- The Democratic Republic of Congo is again facing an Ebola outbreak—now the second largest outbreak ever, with nearly 400 confirmed cases and 200 deaths—which threatens to spread to many more in the nearby urban center as efforts to vaccinate people are challenged by safety issues.
These types of humanitarian crises and emerging health threats underscore the importance of strong and well-supported multilateral institutions such as UNICEF, WHO, the World Food Programme (WFP), and others on the front lines of humanitarian response.
Many of the organizations that are first responders to health crises and support essential health services, like procuring lifesaving medications and providing routine immunizations, are asking for robust investments to continue to make gains on major health issues around the world. In November, world leaders demonstrated resounding support by pledging roughly US$1 billion to the Global Financing Facility, a significant step in the right direction.
The Outlook for 2019
As we look ahead to 2019, we need strong global commitment to financing.
A robust replenishment of the Global Fund to Fight AIDS, TB and Malaria is top of mind. As one of the largest global financers of programs to help prevent, diagnose, and treat HIV/AIDS, tuberculosis, and malaria, it has helped save the lives of over 22 million people. Through strong investments in the Global Fund, we will continue to advance the significant, but fragile, progress against some of the most debilitating and deadly diseases in the world.
2019 will also be the year of Universal Health Coverage (UHC). UHC is undoubtedly the only way we will be able to achieve SDG 3. And since health is a building block to achieve most of the other SDGs, it’s imperative that governments, civil society, multilateral institutions, and the private sector come together and commit to taking concrete steps to advance people’s access to essential quality health services without facing financial hardship.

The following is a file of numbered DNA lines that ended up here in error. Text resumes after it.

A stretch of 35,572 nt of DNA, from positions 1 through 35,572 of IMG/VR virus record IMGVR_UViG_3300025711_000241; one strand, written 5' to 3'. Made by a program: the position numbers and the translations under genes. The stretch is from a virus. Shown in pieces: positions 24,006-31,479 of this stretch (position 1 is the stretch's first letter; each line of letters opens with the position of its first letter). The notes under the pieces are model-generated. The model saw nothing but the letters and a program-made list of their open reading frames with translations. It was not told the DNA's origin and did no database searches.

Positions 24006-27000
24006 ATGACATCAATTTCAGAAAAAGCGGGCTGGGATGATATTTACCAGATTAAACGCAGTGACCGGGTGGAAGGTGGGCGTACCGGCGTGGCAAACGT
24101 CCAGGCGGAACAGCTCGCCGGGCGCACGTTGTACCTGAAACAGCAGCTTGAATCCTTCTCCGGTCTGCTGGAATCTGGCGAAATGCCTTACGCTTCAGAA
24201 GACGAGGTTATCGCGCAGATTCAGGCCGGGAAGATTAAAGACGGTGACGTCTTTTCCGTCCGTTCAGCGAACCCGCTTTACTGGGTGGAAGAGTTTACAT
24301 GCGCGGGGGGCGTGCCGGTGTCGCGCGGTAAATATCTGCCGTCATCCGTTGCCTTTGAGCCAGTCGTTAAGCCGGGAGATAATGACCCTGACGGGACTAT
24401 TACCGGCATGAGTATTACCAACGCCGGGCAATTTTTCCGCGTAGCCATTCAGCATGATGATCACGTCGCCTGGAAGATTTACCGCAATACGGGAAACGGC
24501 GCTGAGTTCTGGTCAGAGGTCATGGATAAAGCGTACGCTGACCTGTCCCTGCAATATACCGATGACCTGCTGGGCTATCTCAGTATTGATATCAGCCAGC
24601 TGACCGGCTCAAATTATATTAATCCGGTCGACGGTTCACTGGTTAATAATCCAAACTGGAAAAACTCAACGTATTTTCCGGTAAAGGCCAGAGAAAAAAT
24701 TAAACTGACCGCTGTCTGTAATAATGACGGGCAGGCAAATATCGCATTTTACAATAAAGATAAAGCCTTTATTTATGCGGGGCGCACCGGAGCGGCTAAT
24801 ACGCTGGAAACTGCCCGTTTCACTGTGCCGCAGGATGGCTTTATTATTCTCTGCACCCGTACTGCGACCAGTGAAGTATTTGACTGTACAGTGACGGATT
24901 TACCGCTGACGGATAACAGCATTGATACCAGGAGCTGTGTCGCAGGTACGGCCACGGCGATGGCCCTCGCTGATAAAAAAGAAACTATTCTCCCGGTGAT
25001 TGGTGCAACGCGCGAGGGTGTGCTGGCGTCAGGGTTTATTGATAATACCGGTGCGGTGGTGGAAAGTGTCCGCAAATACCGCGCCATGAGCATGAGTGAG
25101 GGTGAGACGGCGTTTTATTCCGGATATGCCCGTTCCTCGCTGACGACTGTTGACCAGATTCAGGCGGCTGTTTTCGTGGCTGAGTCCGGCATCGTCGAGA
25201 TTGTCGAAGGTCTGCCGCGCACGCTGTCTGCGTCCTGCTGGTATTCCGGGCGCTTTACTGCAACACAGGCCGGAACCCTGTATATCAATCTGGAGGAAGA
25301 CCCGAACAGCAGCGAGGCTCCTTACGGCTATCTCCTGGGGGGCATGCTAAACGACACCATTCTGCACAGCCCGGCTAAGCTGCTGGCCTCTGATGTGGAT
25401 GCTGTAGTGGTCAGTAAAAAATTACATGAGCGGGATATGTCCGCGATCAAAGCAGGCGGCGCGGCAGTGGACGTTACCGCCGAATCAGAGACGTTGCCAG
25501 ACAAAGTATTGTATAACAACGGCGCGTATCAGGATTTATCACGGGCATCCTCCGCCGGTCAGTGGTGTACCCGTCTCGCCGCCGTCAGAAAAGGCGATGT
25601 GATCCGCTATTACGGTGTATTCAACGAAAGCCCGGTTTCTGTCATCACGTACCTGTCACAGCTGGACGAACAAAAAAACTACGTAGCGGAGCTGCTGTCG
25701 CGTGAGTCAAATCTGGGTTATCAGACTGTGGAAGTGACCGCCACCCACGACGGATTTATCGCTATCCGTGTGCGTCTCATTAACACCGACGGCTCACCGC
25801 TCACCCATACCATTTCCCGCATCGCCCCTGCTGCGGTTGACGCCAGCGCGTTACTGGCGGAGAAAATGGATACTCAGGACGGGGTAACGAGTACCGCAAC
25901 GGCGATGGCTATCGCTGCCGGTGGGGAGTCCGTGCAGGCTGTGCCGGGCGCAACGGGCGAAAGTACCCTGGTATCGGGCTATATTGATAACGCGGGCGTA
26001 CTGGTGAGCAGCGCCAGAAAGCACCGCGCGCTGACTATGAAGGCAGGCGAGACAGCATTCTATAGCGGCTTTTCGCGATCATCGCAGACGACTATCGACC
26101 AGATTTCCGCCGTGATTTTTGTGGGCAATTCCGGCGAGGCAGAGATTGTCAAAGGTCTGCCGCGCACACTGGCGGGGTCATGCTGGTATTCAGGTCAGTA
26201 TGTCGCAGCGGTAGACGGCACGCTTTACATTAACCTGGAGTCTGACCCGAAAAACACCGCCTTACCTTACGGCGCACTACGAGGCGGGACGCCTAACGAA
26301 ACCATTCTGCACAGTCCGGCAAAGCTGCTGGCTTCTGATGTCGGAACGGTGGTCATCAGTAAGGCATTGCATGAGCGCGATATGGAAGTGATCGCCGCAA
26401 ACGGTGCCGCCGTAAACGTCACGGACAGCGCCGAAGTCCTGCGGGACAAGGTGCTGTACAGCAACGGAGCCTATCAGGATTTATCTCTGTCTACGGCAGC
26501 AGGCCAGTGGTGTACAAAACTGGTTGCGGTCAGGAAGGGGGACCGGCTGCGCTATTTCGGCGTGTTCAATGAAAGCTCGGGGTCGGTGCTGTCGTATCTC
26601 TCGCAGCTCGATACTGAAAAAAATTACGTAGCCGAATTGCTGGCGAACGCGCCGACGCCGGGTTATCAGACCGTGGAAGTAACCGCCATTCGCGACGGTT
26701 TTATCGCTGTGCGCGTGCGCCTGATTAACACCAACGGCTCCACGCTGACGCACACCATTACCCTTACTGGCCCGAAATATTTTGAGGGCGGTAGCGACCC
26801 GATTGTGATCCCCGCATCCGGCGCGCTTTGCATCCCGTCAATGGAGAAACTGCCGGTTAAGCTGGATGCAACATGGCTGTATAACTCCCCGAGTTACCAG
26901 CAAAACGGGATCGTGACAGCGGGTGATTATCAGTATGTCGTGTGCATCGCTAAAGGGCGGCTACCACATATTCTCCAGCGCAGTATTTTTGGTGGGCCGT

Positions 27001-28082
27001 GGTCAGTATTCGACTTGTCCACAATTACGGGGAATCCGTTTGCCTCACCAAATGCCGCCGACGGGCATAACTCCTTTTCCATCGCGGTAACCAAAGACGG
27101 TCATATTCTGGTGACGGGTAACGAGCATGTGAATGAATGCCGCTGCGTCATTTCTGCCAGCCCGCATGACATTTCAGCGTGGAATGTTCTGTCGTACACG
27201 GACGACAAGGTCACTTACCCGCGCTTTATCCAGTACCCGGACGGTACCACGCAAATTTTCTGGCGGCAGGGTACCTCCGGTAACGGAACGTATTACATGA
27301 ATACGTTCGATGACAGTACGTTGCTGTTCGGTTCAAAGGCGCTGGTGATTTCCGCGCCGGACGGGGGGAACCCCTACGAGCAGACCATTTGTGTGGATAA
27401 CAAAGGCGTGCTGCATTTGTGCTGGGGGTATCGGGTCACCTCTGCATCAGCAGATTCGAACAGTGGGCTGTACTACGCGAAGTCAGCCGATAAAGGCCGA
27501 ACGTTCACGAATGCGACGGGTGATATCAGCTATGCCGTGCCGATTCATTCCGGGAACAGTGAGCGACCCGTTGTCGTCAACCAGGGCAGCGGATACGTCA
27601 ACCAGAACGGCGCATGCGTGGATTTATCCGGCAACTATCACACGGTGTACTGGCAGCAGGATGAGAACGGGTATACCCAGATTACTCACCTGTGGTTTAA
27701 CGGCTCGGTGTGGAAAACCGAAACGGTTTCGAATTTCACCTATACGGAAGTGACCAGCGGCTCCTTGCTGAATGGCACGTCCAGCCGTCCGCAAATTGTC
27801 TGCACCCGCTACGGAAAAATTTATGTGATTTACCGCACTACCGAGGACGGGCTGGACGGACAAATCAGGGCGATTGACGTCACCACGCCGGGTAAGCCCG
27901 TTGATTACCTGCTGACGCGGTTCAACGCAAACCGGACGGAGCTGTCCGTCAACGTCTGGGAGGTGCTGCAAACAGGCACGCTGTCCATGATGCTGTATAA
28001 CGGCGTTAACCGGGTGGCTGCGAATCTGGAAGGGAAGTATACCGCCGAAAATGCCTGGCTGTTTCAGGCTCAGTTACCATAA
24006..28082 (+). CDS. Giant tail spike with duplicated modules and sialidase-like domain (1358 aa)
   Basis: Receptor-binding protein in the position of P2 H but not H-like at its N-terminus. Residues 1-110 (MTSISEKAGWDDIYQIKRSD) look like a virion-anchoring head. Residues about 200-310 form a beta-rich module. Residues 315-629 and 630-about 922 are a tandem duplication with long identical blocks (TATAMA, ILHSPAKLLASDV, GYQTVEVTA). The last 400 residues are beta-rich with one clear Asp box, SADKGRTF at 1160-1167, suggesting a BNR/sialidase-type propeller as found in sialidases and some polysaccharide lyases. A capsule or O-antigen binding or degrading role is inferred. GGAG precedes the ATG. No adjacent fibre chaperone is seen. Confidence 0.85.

Through the emerging Global Action Plan for Healthy Lives, which will be finalized in September 2019, multilateral partners will significantly enhance their coordinated support to countries to accelerate progress on UHC. The High-Level Meeting on UHC at the UN General Assembly in September 2019 should be a defining moment on the road to achieve SDG3, by establishing the political commitment needed for universal health coverage around the world. If health and well-being for all is going to become a reality, countries will need to demonstrate progress on universal health coverage for their citizens.
Despite the challenges that lay ahead of us, the key global health moments of this year and the anticipation for those in 2019 demonstrate that we have the vision and partnerships needed to reach our goal of health and well-being for all. We must keep up the hard work to reach the most vulnerable, cultivate diverse partnerships, and invest in the organizations well-positioned to combat the health issues that are ever evolving. I am confident we are up to the task.